Myanmar Military Shuts Down Internet As Public Fury Over Coup Intensifies Since the ouster of Myanmar's civilian government, there's been growing civil disobedience. Reporter Michael Sullivan tells NPR's Scott Simon about the protests, and how the military is responding.

Myanmar Military Shuts Down Internet As Public Fury Over Coup Intensifies

Myanmar Military Shuts Down Internet As Public Fury Over Coup Intensifies

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Since the ouster of Myanmar's civilian government, there's been growing civil disobedience. Reporter Michael Sullivan tells NPR's Scott Simon about the protests, and how the military is responding.

SCOTT SIMON, HOST:

The day after the military in Myanmar seized power, people opened their doors and windows. They banged pots and pans in protest. Anger over the military's detention of Aung San Suu Kyi and other elected leaders is growing, and people seem to be growing bolder. Doctors and government workers are on strike. The state has imposed a near-total Internet blackout and banned access to social media.

Reporter Michael Sullivan joins us now from neighboring Chiang Rai, Thailand, where the Internet is working. Michael, thanks for being with us.

MICHAEL SULLIVAN, BYLINE: Hi, Scott.

SIMON: Resistance seems to be growing since the coup on Monday. What do you hear about what's going on on the streets in the cities?

SULLIVAN: Well, today we saw the biggest protest yet following the coup. Thousands of people turned out on the streets of the commercial capital, Yangon, to condemn it and demand the return of the legitimately elected government led by Aung San Suu Kyi.

(SOUNDBITE OF PROTEST)

UNIDENTIFIED PROTESTERS: (Non-English language spoken).

UNIDENTIFIED PROTESTER: (Non-English language spoken).

UNIDENTIFIED PROTESTERS: (Non-English language spoken).

SULLIVAN: People passing by in their cars honked their solidarity with the protesters, many of whom are carrying the red peacock flag of Suu Kyi's National League for Democracy, with many, many others holding up three fingers in the salute of defiance from "The Hunger Games."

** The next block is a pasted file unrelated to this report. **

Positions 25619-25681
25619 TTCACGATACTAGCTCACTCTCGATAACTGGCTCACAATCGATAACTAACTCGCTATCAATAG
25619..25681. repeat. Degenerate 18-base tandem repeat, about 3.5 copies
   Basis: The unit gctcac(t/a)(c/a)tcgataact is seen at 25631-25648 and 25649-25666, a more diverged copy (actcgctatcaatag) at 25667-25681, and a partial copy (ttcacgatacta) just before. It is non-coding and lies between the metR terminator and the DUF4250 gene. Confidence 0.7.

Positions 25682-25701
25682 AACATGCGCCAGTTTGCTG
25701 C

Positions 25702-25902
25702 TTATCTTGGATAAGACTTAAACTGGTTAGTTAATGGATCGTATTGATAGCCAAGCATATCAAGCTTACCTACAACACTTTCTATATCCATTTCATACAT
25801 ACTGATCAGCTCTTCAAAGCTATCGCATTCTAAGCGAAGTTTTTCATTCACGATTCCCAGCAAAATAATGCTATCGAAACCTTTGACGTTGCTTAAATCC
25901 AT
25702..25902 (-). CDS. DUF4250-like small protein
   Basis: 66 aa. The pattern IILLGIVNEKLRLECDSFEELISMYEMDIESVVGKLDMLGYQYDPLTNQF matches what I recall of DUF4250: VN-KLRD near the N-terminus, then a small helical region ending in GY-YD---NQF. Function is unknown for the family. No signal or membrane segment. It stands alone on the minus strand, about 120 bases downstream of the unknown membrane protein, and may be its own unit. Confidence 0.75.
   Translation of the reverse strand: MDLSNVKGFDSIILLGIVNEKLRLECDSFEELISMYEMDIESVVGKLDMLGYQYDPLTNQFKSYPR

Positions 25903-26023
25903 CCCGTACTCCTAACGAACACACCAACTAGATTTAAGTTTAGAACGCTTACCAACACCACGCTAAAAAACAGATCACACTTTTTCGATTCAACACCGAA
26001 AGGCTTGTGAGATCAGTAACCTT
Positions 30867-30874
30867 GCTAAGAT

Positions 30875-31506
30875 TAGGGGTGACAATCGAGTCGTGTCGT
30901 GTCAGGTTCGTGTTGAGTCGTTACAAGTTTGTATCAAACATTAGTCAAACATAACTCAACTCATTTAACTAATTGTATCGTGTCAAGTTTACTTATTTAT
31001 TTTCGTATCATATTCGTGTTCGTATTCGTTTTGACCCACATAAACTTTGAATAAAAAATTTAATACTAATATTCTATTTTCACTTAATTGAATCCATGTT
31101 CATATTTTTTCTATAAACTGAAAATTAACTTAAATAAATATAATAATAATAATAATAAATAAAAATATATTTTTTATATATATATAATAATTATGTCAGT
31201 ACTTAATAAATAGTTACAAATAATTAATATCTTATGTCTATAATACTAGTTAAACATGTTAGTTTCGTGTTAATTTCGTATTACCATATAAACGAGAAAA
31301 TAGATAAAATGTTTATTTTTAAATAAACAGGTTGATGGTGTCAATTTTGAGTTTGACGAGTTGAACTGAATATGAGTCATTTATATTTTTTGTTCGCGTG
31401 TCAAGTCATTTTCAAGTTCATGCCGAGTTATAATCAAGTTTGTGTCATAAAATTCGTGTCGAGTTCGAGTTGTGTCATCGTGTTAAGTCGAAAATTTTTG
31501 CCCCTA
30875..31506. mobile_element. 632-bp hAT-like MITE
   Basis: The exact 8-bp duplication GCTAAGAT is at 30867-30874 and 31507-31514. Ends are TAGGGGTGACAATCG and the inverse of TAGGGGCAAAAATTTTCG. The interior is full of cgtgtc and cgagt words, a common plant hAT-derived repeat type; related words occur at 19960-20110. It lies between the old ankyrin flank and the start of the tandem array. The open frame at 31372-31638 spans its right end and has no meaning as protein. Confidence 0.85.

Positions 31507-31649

Today's protests were peaceful. There was a heavy police presence, but there was no violence, Scott.

SIMON: Who seems to be - who or what group seem to be leading the resistance?

SULLIVAN: I think it's too early to call it resistance, but I think it's safe to say that so far, this whole thing has been youth-driven. Most of the people I saw at the demonstration today before the Internet was cut were young people. And they're not happy. I don't think this was NLD-driven. Most of the party's leadership was detained along with Aung San Suu Kyi. But she remains incredibly popular - the military not. And I think the young people are improvising - for now, at least.

SIMON: The military apparently blocked Facebook, saying it was being used by, quote, "people who are troubling the country's stability." Twitter and Instagram are now dark. What effect has this had?

SULLIVAN: Well, it's had the effect of denying the opposition the tools it needs to organize, right? But they seem to have gotten around that. About half of Myanmar's population, though, is on Facebook. They basically get their news from Facebook. And after it was blocked on Wednesday, many migrated to Twitter. So we then saw Twitter cut off yesterday, all in a bid by the military to control the narrative, Scott, to not let the opposition gather momentum.

SIMON: And does the military have a plan that's apparent to you?

SULLIVAN: It's not that clear yet. Yeah, they're crying election fraud, in part because the military-backed party performed so badly in the November general election. But I think it's also about ambition and power. Aung San Suu Kyi's party did so well in that election that there's been speculation she might try to clip the military's wings. And that doesn't make them happy. I mean, under the military-drafted constitution, they control three key ministries and have hugely lucrative businesses they control, and they don't want to give that up.

Then there's this long-standing hostility between Suu Kyi and the military's leader, Min Aung Hlaing. He was set for mandatory retirement this summer at 65. And there's a great deal of speculation that he's not interested and he wants into politics, maybe as president.

SIMON: U.S. has declared what happened a coup and is moving to impose targeted sanctions on the military leaders. Is that likely to have much effect?

SULLIVAN: Not very. They've seen sanctions before. They haven't been impressed. And I don't think they're worried. They have strong backers in China and Russia and elsewhere. And they have lots of international businesses who still want to make money in Myanmar.

SIMON: Reporter Michael Sullivan in neighboring Chiang Rai, Thailand, thanks so much for being with us.

SULLIVAN: You're welcome, Scott.

(SOUNDBITE OF MUSIC)

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